FRANKLIN, Tenn. – When Brooke Pancake was 10 years old, her grandparents drove her up from Chattanooga on a Sunday afternoon to come to a week-long golf camp at Golf House Tennessee in Franklin.

“There were tears in our eyes when we left and she had tears in her eyes,” recalled Jim Eakin. “I told my wife, ‘I’m sure I’ll be back after her tomorrow.’

“But we didn’t come back until the next Sunday. When that happened, I knew golf had taken on her.”

While walking up the 18th hole this week, Pancake looked nostalgically across the lake that separates the Vanderbilt Legends Club from The Little Course, a par-3 layout that wraps around Golf House Tennessee, her golfing past, present and future coming together all in one pastoral scene.

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“Coming in you see the young ones on the par-3 course and think, ‘I was there one day,’” Pancake said.

In a dozen years or so, Pancake’s amateur golfing life has come full circle. Back where she started, she’s winding up her college career as an Alabama senior in the NCAA Division I Women’s Golf Championship.

So far this week, she and her Crimson Tide teammates have written half a storybook finish.

The team has turned in back-to-back subpar rounds of 2 under 286 and 3 under 285 to stand at 571, 11 strokes ahead of No. 1 UCLA, North Carolina and Virginia. Pancake has led the charge, following Tuesday’s opening round 68 with a 2 under 70 on Wednesday that has her at 6 under 138, two better than Arizona State’s Giulia Molinaro.

Pancake’s teammate, sophomore Stephanie Meadow, flirted with the overall lead Wednesday but is still high up on the leaderboard, tied for sixth at 2 under 142.

“I feel I’ve put myself in a good position for the last two days,” said Pancake, who perhaps could also lead the field in understatements.

Pancake was labeled as one of the players to beat coming into the tournament: ranked No. 12 in the nation individually, an All-American as a junior and a member of the U.S. Curtis Cup team which takes on Great Britain/Ireland next month in Scotland.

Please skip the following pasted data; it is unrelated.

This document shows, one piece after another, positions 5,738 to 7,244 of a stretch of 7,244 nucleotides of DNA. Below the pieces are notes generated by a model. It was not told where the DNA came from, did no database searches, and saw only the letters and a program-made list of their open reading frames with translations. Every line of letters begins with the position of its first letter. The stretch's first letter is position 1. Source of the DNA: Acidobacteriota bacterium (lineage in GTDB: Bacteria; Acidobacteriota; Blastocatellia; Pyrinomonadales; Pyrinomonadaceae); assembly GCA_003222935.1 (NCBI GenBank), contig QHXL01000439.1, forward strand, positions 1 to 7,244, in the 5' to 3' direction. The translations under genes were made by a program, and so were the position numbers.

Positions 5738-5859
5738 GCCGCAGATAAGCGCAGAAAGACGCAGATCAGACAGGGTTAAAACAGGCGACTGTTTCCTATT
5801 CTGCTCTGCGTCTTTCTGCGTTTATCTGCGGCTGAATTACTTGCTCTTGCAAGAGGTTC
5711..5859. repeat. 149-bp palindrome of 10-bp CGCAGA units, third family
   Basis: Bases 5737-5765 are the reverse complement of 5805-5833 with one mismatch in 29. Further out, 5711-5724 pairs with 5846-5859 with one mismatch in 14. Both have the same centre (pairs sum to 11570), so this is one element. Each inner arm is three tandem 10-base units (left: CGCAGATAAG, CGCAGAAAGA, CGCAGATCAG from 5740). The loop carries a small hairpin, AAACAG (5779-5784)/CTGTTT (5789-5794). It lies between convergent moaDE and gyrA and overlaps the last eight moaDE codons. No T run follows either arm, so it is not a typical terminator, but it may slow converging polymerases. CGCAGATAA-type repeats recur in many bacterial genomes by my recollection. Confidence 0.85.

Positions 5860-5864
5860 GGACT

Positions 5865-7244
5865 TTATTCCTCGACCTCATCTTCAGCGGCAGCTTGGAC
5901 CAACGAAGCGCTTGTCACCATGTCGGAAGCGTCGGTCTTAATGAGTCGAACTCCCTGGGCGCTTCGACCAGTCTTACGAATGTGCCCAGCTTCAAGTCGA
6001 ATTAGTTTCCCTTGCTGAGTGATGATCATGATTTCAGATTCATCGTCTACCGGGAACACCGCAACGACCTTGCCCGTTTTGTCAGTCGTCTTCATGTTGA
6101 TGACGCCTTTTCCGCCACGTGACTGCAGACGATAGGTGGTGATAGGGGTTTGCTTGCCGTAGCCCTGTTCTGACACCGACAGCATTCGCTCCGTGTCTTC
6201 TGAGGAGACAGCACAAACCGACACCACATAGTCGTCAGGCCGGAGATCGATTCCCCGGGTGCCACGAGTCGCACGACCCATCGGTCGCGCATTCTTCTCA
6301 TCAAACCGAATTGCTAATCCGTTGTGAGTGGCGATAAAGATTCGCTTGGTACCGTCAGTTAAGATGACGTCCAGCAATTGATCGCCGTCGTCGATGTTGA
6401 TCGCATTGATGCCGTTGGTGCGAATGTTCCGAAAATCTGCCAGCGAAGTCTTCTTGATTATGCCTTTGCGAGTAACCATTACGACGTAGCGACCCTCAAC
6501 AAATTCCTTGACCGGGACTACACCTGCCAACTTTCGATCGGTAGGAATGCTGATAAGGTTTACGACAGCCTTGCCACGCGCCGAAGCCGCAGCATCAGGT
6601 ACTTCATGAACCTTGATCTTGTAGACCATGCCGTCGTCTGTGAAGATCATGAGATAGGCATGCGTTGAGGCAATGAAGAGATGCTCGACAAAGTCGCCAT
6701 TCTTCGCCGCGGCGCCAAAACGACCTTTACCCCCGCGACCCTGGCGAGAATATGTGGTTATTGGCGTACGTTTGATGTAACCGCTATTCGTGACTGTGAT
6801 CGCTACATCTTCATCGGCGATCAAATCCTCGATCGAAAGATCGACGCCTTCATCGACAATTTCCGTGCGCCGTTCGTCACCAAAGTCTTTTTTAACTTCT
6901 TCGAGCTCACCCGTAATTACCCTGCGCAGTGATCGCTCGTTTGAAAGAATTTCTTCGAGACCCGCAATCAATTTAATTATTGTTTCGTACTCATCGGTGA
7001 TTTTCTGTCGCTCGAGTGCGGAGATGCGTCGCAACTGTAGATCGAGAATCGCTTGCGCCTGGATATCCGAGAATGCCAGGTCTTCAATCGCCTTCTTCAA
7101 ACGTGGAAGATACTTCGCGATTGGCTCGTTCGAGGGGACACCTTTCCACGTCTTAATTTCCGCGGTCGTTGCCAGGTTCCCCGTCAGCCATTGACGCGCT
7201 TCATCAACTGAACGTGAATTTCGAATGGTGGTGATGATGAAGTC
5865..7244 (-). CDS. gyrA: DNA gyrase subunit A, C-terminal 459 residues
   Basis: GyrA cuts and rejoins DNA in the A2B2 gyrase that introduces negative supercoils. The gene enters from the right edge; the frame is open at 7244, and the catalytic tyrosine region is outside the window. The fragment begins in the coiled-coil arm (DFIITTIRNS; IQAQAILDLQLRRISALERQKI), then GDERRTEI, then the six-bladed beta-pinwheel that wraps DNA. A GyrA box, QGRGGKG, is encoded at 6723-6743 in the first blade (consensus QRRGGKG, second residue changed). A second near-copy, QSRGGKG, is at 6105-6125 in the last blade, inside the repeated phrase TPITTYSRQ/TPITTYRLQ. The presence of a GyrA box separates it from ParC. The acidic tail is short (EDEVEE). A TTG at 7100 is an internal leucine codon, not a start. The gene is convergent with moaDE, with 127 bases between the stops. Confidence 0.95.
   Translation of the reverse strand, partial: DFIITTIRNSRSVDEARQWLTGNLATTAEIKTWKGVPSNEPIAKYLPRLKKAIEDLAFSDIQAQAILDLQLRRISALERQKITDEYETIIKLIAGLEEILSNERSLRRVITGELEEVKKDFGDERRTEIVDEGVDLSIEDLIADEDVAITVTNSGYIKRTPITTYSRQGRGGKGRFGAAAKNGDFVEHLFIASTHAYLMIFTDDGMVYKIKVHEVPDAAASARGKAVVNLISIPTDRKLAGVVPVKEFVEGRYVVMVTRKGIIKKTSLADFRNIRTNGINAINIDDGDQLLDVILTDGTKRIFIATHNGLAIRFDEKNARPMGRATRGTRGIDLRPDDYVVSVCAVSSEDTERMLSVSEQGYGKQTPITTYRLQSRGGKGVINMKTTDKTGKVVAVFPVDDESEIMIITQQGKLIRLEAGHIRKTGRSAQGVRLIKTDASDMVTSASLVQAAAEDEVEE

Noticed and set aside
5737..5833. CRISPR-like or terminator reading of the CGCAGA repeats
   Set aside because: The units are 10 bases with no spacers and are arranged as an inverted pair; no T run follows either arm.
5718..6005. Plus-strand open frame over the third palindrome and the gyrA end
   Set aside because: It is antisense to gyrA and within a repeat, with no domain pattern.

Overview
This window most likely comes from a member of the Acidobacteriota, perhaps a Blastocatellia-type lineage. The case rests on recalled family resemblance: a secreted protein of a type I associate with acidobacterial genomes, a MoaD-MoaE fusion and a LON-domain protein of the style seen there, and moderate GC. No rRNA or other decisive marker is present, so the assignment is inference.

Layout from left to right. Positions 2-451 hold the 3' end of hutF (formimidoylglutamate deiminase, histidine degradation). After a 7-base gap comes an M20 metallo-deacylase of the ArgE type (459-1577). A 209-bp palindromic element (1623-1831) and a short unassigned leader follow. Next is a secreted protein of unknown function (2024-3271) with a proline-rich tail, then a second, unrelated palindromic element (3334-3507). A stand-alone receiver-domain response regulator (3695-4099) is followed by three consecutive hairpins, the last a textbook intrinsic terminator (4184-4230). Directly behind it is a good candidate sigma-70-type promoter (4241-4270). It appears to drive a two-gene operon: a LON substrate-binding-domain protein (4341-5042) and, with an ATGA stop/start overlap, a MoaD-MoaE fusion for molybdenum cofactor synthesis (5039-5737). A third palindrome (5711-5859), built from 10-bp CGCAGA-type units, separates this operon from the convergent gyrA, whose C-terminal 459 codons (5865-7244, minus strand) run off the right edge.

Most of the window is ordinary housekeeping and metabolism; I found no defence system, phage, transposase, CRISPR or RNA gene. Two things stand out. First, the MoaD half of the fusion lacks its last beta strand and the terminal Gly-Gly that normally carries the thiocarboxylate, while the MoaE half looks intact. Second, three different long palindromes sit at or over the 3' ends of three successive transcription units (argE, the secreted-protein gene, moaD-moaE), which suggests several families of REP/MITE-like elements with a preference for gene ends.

If anything, though, at times she’s a victim of her own success, as she emphasizes how hard she’s had to work lately on her putting.

“It’s been a struggle the last couple of months,” she said. “But I have confidence I can get up and down. I know there are more birdies out there.”

Getting up and down to save pars is something Pancake rarely has to do, according to Alabama coach Mic Potter.

“One of the hard things I think for great players is they hit it close a lot and they miss a lot, they think they're putting poorly when actually they're just kind of hitting it better than everybody else and have a lot of chances so it seems bad to them,” Potter said.

“I think that's the case with her. She's been hitting 15, 16 17 greens around and shoots around par and it's discouraging to her.''

Pancake was at ease talking to a crush of reporters after her round, describing how excited she was when she found out the NCAA championship would be coming to Tennessee and the Legends Club.

“I was psyched,” she said. “I was psyched. I couldn’t think of a better place for our team.”

It’s far different from how she felt at 10 in that first golf camp across the lake.

“I was nervous, oh my gosh,” she said. “I don’t remember too much. I just know I loved it. I love everything competitive. Golf was hard, but I thought, no matter what, I’m going to try to be the best I can at this sport.”

That even included being the best at fixing ball marks and divots on the course after a seminar she had in golf camp.

“She came home from camp and said, ‘Granddad, let me show you how to fix that divot,’” Eakin recalled with a proud smile.

“I wouldn’t trade her for anything.”

With two rounds to go and the lead in hand, neither would Alabama.